Its estimated standard error is:

\[\widehat{\text{se}}(\hat{p}) = \sqrt{\frac{\hat{p}(1-\hat{p})}{n}},\]

which is the plug-in estimate of the standard error of the estimator, treating \(n\) as fixed.

MSA and HRR Levels

Suppose a given MSA or HRR contains \(m\) counties. In county \(i\), let \(Y_i\) denote the number of “yes” responses, \(N_i\) denote the number of “no” responses, and \(n_i = Y_i + N_i\) the total number of yes and no responses. Let \(\hat p_i = Y_i/n_i\) be the estimate for each county. Also, let \(k_i\) denote the population of county \(i\), and let \(k = \sum_{i=1}^m k_i\) denote the total population of all surveyed counties within the MSA or HRR.

Our estimator is then

\[\hat{p} = \sum_{i=1}^m \frac{k_i}{k} \hat{p}_i,\]

the standard stratified sampling estimate of \(p\). Its estimated standard error is

\[\hat{p} = \sqrt{\sum_{i=1}^m \Big(\frac{k_i}{k}\Big)^2 \frac{\hat{p}_i(1-\hat{p}_i)}{n_i}},\]

again the plug-in estimate of standard error of the estimator.

State and Mega-County Estimates

State estimates are somewhat complicated by the multi-resolution nature of sampling within a state: recall that we run surveys directly in each state, but also in directly in all of its counties with more than 100,000 population. In order to combine state and county level surveys into a state-level community %CLI estimate, we use a Bayesian approach.

For every county \(i\) in the state, irrespective of whether the county was surveyed, let \((Y_{c,i},N_{c,i})\) represent the number of observed yes and no responses, and define \(n_{c,i} = Y_{c,i} + N_{c,i}\). Let \(m_{c,i}\) be the county population, and let \(p_{c,i}^*\) represent the true fraction of individuals in county \(i\) who would have responded yes (assuming all individuals would have responded yes or no and ignoring that “unsure” is a valid option). Note that for a county not surveyed, we have \(Y_{c,i} = N_{c,i} = n_{c,i} = 0\).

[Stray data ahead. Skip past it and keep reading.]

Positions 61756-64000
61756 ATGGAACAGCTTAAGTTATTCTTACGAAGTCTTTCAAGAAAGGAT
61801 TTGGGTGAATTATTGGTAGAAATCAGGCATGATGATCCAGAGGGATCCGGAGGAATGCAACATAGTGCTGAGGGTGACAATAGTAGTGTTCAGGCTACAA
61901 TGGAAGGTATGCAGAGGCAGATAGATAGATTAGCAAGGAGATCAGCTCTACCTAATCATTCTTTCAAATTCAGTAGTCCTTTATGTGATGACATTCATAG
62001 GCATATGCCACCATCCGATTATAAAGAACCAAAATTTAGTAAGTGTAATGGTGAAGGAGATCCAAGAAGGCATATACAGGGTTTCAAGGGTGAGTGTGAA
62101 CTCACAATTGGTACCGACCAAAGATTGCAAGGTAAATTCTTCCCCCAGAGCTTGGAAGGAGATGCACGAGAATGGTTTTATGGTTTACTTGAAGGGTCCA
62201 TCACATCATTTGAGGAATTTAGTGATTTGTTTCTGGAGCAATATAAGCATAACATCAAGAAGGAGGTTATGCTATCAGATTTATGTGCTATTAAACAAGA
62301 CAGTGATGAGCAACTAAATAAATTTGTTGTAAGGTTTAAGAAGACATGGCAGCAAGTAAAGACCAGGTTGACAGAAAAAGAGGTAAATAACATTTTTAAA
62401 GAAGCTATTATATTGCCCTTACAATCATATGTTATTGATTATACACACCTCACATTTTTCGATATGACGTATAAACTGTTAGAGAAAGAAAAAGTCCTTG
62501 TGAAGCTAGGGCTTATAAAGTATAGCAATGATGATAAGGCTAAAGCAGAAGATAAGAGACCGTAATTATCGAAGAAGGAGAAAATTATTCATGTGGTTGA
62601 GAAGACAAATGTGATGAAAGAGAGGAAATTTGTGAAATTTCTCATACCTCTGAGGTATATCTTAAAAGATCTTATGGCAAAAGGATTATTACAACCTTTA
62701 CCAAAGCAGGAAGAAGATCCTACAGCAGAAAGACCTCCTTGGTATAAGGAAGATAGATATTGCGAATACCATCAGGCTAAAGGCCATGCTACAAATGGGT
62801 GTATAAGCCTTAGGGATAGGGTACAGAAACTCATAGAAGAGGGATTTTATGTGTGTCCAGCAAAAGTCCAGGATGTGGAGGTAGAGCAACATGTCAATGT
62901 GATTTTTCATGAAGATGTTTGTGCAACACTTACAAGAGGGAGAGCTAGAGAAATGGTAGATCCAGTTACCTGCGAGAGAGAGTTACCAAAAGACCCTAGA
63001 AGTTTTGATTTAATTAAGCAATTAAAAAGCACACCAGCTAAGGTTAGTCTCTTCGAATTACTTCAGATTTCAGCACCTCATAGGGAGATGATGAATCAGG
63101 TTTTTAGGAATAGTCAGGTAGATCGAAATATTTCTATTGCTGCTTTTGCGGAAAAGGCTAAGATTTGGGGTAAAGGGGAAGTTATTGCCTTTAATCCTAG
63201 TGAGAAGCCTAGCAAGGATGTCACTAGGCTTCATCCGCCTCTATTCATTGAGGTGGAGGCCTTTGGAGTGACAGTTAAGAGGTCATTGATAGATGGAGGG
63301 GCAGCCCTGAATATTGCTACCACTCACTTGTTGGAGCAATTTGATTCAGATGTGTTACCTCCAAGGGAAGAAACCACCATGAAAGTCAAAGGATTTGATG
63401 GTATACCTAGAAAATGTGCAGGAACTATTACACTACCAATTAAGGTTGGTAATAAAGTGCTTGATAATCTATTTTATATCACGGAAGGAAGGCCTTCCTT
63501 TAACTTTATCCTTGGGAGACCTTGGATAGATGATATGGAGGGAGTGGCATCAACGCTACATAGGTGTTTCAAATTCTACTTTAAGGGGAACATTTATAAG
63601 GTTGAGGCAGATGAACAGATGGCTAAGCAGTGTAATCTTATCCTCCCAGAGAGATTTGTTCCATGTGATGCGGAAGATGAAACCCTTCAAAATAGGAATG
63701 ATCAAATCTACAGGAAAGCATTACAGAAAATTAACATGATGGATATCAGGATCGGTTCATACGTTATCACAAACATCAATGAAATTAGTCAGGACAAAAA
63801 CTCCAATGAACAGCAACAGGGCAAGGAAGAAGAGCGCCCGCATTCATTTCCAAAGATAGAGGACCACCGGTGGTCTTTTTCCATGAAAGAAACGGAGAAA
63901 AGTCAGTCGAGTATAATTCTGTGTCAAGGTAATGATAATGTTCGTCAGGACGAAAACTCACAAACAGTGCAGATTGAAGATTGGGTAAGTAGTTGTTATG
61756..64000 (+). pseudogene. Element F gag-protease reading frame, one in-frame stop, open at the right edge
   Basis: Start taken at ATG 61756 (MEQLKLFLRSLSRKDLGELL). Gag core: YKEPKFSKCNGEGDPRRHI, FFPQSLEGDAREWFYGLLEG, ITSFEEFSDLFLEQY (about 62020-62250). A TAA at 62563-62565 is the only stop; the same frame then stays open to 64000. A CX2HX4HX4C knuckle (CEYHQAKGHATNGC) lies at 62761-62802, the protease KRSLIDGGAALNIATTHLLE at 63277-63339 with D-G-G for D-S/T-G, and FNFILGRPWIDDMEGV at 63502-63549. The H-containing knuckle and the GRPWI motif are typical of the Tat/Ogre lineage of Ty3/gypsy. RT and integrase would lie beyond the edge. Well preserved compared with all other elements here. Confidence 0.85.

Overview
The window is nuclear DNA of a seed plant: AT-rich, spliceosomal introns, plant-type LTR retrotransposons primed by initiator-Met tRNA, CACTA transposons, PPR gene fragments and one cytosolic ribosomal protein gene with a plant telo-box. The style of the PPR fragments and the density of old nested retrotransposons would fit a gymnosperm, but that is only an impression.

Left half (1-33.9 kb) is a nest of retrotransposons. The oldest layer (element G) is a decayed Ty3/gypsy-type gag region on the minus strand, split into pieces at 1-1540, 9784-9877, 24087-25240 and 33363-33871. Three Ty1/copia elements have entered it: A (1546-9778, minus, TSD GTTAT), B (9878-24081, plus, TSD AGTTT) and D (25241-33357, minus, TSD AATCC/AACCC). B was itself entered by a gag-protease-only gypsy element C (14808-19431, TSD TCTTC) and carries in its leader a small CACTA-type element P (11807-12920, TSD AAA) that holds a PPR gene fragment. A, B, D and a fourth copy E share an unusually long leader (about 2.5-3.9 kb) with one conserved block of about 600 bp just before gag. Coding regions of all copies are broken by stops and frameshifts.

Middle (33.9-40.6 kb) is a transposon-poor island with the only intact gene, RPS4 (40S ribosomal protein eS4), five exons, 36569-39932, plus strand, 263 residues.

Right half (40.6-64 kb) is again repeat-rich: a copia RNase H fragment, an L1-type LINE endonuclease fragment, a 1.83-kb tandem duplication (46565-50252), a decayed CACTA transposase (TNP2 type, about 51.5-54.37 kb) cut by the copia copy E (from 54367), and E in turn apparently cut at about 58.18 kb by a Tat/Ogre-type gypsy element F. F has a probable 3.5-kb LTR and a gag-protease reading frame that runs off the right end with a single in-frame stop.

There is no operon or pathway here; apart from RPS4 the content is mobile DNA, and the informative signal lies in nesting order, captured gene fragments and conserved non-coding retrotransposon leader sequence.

For the state survey, let \((Y_s,N_s)\) be the number of observed yes and no responses, and define \(n_{s} = Y_{s} + N_{s}\). Let \(m_{s}\) be the state population, and let

\[p_{s}^* = \sum_{i} m_{c,i} p_{c,i}^*/m_s\]

represent the true fraction of individuals in the state who would have responded yes (assuming all individuals would have responded yes or no and ignoring that unsure is a valid option).

Suppose that we assume the county probabilities \(p_{c,i}^*\) are drawn independently from a common \(\operatorname{Beta}(a,b)\) prior.

Maximum a posteriori (MAP) estimates \(\hat{p}_{c,i}\) of \(p_{c,i}^*\) can be obtained for all counties \(i\) by maximizing

\[\begin{aligned} &Y_s \log(p_s) + N_s \log(1-p_s) + \sum_{i} \tilde{Y}_{c,i} \log (p_{c,i}) + \tilde{N}_{c,i} \log(1 - p_{c,i}) \\ &= Y_s \log\left(\sum_{i} m_{c,i} p_{c,i}/m_s\right) + N_s \log\left(1-\sum_{i} m_{c,i} p_{c,i}/m_s\right) \\ &+ \sum_{i} \tilde{Y}_{c,i} \log (p_{c,i}) + \tilde{N}_{c,i} \log(1 - p_{c,i}) \end{aligned}\]

over \(p_{c,i}\) subject to

\[\begin{aligned} 0 &\leq p_{c,i} & \forall i &: \tilde{Y}_{c,i} = 0 \text{ and} \\ p_{c,i} &\leq 1 & \forall i &: \tilde{N}_{c,i} = 0, \end{aligned}\]


\[(\tilde{Y}_{c,i},\tilde{N}_{c,i},\tilde{n}_{c,i})=(Y_{c,i}+a-1, N_{c,i}+b-1, \tilde{Y}_{c,i}+\tilde{N}_{c,i})\]

are pseudo-counts induced by the prior. Then the MAP estimate for the state probability is given by

\[\hat{p}_s = \sum_{i} m_{c,i} \hat{p}_{c,i}/m_s.\]